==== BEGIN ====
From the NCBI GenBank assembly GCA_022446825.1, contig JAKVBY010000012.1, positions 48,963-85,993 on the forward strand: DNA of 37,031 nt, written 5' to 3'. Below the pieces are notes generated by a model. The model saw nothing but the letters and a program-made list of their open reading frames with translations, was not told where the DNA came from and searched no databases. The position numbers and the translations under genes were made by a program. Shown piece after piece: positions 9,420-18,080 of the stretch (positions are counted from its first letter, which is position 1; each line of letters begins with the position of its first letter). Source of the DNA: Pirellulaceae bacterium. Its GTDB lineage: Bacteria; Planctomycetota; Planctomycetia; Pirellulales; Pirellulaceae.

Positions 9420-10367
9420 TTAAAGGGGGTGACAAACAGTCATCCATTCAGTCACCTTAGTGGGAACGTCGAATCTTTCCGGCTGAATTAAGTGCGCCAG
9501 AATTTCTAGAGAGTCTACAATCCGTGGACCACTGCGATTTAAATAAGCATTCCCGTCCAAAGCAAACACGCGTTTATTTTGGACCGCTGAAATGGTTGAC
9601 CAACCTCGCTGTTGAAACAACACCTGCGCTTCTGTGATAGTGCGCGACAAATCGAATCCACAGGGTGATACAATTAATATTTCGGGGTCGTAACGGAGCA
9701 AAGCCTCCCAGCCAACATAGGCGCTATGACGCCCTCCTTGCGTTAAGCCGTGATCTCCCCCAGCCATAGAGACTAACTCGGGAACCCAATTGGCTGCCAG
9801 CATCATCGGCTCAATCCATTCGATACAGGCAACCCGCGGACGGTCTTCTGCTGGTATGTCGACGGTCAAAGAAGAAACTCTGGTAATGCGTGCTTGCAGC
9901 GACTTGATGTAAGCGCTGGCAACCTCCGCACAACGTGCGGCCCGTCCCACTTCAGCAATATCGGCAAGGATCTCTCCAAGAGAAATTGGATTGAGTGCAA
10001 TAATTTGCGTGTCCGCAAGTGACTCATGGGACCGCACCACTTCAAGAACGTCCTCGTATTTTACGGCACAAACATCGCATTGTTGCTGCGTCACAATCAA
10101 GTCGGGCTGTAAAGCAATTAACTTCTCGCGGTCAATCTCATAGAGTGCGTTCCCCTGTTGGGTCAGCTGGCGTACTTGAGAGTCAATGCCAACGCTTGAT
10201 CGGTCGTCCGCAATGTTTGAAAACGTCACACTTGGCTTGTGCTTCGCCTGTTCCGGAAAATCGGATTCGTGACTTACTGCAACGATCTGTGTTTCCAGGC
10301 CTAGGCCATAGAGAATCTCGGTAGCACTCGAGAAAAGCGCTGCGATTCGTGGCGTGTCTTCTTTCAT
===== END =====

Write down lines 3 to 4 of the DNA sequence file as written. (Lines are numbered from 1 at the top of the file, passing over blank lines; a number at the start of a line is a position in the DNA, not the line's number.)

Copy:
9420 TTAAAGGGGGTGACAAACAGTCATCCATTCAGTCACCTTAGTGGGAACGTCGAATCTTTCCGGCTGAATTAAGTGCGCCAG
9501 AATTTCTAGAGAGTCTACAATCCGTGGACCACTGCGATTTAAATAAGCATTCCCGTCCAAAGCAAACACGCGTTTATTTTGGACCGCTGAAATGGTTGAC